Anybody ever done a block?
| || |
I hope you're considering a sunglass's and possibly a sunscreen mod with that upgrade. I've always wanted to go into the dmv, and when the asked what the main color of the boat was just say "chrome".
Another Hot Boat refugee
If you are talking about the original cerramichrome used in aircraft cylinders, its not used any longer do to problems with high wear rates. I found it to work ok on the smaller air cooled N/A Lycomings, but any of the high HP turbo motors cylinder walls just flat wore out in a few hundred hours. The newer Nickle Chrome process is suppose to work better, but I only use old school channel chrome. You have to be very aggressive in breaking the cylinders in during the first 40-60 hrs of run time, but then they wear like hardened tool steel. Last forever and don't rust, which is great for seaplanes that sit in the marine environment. Another problem with the induced carbide type cylinder process, is that once its had a set of rings run on the surface, you can't just do a quick hone to break the glaze and run a new set of rings. You have to start all over again with a new plated cylinder. Old hard chrome will tolerate this. If for some reason I was entertaining the idea of chroming a boat engine block, I would not use anything but hard channel chrome. There are only a very few shops that know how to do this correctly. Its a lost art. To get the correct amount of oiling channels in the surface requires just the rite amount of reversing the current during the plating process. Probably one of the best shops is Harrison's in La Port Indiana.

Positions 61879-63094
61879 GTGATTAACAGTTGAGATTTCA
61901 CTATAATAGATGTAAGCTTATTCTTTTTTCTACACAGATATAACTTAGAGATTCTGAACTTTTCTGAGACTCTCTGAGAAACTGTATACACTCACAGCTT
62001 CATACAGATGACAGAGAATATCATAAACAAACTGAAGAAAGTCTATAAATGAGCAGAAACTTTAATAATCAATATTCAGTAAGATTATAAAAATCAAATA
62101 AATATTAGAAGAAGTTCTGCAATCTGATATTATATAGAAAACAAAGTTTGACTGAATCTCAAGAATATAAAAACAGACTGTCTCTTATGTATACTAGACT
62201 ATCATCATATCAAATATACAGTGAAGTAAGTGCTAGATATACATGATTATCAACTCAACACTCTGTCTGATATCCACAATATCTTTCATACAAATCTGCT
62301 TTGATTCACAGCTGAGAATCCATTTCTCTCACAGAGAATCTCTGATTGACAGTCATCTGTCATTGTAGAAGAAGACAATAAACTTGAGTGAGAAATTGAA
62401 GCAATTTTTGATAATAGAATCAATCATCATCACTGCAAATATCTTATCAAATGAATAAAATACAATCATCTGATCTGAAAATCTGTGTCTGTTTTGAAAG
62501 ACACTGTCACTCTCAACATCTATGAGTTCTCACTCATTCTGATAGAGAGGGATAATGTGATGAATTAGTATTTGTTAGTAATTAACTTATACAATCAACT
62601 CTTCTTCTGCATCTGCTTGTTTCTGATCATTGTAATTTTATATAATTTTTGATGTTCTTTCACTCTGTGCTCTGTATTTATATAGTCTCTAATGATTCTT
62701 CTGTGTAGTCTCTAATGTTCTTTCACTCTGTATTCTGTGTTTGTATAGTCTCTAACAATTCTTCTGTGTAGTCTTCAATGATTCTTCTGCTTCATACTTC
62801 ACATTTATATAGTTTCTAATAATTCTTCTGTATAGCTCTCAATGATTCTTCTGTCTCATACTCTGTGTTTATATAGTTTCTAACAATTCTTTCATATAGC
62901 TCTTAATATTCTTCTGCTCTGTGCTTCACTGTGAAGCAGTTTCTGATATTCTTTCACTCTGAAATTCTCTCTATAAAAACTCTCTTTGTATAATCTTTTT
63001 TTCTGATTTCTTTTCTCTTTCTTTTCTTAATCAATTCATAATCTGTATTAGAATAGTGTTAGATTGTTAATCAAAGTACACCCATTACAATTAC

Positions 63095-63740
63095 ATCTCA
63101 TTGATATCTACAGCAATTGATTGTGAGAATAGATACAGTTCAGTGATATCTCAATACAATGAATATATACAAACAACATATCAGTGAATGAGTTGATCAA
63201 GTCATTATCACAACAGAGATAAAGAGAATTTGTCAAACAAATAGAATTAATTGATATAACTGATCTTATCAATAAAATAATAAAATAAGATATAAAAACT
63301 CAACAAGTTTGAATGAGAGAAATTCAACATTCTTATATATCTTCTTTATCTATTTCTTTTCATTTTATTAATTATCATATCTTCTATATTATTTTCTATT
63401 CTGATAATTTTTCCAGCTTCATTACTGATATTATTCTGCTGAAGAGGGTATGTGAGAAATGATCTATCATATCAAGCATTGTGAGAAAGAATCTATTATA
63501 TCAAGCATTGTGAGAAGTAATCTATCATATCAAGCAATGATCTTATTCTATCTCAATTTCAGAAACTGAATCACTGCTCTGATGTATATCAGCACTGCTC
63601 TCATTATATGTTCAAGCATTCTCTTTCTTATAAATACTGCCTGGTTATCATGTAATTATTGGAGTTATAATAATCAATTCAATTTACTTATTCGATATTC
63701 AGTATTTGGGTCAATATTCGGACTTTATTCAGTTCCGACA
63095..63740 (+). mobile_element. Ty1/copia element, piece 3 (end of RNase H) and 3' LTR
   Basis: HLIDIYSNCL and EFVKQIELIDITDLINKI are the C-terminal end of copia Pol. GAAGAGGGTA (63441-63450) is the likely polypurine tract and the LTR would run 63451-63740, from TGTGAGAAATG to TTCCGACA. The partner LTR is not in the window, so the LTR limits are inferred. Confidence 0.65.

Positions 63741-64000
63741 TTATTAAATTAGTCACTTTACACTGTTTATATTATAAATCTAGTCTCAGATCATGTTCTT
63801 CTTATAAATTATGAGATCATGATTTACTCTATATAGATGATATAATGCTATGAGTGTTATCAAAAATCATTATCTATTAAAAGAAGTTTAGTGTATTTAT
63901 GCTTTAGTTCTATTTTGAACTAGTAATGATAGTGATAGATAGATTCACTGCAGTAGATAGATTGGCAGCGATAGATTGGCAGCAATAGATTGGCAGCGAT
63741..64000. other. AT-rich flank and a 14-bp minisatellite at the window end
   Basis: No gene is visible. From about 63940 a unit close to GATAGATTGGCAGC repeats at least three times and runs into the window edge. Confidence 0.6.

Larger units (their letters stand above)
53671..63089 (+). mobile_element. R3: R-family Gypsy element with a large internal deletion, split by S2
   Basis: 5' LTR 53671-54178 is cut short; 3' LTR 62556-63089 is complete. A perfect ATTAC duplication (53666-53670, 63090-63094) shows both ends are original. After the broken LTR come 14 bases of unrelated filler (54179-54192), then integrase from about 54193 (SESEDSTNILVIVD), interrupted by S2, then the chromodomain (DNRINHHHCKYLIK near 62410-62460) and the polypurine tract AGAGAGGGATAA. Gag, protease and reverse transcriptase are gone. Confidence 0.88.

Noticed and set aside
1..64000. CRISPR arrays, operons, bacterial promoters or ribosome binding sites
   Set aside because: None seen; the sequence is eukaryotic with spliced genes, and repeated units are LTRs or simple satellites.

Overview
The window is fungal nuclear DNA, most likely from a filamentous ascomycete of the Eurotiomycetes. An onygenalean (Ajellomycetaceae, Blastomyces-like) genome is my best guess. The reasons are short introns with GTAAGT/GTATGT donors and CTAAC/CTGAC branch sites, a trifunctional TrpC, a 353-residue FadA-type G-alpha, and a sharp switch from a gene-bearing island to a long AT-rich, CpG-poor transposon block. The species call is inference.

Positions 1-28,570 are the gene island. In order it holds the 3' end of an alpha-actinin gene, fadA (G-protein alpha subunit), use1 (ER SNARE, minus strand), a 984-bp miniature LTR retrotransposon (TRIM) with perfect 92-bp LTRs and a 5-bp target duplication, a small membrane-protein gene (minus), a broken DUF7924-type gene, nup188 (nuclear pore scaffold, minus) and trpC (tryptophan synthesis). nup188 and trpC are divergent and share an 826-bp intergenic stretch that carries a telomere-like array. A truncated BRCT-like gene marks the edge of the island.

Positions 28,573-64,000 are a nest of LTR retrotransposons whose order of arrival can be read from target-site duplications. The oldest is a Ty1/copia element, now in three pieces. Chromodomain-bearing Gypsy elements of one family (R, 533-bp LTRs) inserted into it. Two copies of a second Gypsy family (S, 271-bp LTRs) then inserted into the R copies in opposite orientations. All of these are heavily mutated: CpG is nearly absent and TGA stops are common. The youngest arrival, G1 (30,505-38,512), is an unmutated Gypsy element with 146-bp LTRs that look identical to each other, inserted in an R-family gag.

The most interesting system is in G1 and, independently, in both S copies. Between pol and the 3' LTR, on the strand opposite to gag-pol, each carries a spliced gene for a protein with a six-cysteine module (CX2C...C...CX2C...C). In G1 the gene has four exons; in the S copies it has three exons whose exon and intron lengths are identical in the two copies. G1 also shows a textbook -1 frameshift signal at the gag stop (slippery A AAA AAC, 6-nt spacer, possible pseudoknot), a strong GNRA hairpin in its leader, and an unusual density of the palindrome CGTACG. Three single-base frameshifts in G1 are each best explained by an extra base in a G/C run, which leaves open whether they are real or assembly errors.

Remember that the Ark was built by amateurs and the Titanic was built by professionals.
As far as chrome goes ,I thought chrome weakened the metal, something like hydrogen embrittlement?(sp?)
Another Hot Boat refugee
saw a 55 chevy at a street rod event in daytona, fla last year that had a big block chevy completely cromed. i am still lusting. that engined was beautiful could not tell where one part started and the other ended, said he drove it "regularly" and had not had any problems of it flaking or peelingmy dream when i win the lottery is to have an all aluminum bbc completely polished for my boat.
Some of the 5.0/4.6 mustang guys are coating their cylinder heads, inside and out.
400-600 degrees. for an extended perios of time (couple hours)
I just looked into it for my new engine build. But I had already had the boring done.
The powdercoater felt it could distort slighlty. If the block has not been bored/finish honed yet you should be in business.
Looks almost like chrome too, and very durable.
You will have to tell them what you don't want coated, such as lifter/cylinder bores, cam bearing, main bearing bores, oil filter/oil galley's.